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not to be missed and a template for the rest of california and probably the nation to follow. i am proud of our public defender. i am proud of our criminal justice partners because over the last four years, we have seen a great amount of innovation. jeff and i started the city's first reentry council, and it might be bewildering to you, but before we started it, believe it or not, those stakeholders in the criminal-justice system really very irregularly rarely would come together and talk about ways that we might mitigate, reduce our recidivism rate. great progress has been made, but san francisco still needs to step up its game. i was delighted to hear the conversation that took place here, but no the statistic that for every four people that sanford's is the police department arrests and the da prosecutes, nearly three are
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repeat offenders -- for every four people that san francisco police department arrests and the da prosecutes -- the d.a. prosecutes. there is evidence to show that doing everything we can to try to divert some of his life from repeating their offense, but we will have to really vigorously enhance our approach. one way to do that obviously is the collaboration being fostered and demonstrated here today, but it is more than just today. it will have to be every single day, or else california will continue to be building more prisons, and san francisco may not be far behind. thanks. [applause] >> once again, thanks for the flag. [laughter] have a good time. have a good evening. thank you very much.
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>> as the city of san francisco has grown, there are a number of cultural organizations that have grown with it. the san francisco symphony, the ballet, and ensure we are celebrating the 75th anniversary of the san francisco museum of modern art's. one of the things many of our viewers may not understand about museums is the way they grow and evolve is really about a broad. his patient and support from many individuals who give their collections -- and broad support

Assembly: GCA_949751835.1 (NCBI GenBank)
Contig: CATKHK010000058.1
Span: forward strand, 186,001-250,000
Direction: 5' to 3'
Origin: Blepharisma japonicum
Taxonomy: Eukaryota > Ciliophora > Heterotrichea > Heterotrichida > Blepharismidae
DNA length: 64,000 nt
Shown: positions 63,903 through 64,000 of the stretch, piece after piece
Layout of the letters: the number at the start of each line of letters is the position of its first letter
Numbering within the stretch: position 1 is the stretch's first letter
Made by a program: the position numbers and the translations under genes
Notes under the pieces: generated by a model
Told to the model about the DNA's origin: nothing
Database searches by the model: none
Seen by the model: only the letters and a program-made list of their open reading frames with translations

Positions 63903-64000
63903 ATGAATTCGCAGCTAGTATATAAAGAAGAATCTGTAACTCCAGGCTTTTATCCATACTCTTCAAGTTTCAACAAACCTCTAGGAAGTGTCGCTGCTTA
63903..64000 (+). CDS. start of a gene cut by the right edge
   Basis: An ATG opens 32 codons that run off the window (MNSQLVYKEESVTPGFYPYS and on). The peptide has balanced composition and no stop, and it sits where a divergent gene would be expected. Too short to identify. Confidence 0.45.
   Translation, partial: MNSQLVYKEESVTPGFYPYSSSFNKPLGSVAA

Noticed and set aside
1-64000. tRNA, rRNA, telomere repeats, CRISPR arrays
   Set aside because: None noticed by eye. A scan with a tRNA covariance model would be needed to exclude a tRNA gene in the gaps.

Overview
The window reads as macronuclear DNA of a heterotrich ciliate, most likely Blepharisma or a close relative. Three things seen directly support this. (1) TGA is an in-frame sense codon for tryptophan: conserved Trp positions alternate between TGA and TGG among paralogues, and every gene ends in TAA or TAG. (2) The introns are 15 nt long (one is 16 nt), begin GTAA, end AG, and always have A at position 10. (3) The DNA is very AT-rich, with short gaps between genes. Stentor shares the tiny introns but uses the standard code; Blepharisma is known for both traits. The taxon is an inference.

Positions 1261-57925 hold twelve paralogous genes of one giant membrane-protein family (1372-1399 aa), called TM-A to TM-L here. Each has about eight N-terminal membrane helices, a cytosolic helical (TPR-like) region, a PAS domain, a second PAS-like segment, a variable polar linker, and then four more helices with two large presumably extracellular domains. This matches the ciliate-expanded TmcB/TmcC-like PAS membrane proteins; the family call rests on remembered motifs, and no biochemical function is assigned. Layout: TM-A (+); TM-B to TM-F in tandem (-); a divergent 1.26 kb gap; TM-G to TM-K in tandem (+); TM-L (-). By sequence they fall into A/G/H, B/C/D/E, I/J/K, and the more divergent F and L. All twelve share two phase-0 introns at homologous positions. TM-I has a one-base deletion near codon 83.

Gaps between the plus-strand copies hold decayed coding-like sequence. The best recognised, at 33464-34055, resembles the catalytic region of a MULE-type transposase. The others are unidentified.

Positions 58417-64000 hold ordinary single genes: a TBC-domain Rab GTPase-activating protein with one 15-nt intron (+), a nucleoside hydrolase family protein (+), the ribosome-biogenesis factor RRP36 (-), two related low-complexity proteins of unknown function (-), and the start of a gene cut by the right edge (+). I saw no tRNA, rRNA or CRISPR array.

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from many individuals who give their collections to the museum. this year it will be celebrating and abolishing those individuals through exhibition -- and acknowledging those individuals throughout asia. joining me is janet bishop, the curator. i understand you have been with the museum quite a number of years. you remember its original home on van ness. now you are part of that transition to the center, the civic center, and of course your museum has been really the anchor of cultural tenants that has helped us transform this area of the city. >> to my mind, it is wonderful to be part of such a rich cultural community. when visitors come to this area, that have so many different options. >> let's talk about the
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anniversary show, which will be a phenomenal opportunity for san franciscans and all visitors of the city to get a real sense of how the city has grown and the importance of culture. >> we focus on moments where it was involved in pushing the dialogue about contemporary art forward. the jackson pollock exhibition in 1945 is a perfect example of that. our founding director was deeply interested in abstraction and was engaged in dialogue with the guggenheim about bringing the jackson pollack showed to the west coast. the original price for the painting, $750. are directors thought that was too much of a stretch before the board of trustees, so she convinced them to reduce the price to firefighter dollars. it was just -- to $500. it was what was needed to persuade the board.
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it is a very subjective history of art. it has been very much shaped by the individuals involved with the museum over the years. in 1935, would start with the gallery with works that came in through albert bender, one of our founding trusties. when we opened our doors in 1935, 181 of the 186 pieces in our permanent collection had been gifted. >> what are the names that pop out as the museum evolved? >> we have another gallery that looks at the theories that the museum has since the late 1980's. we focus on a particular aspect of that program that developed under one of art curators. he arrived in 1989 and was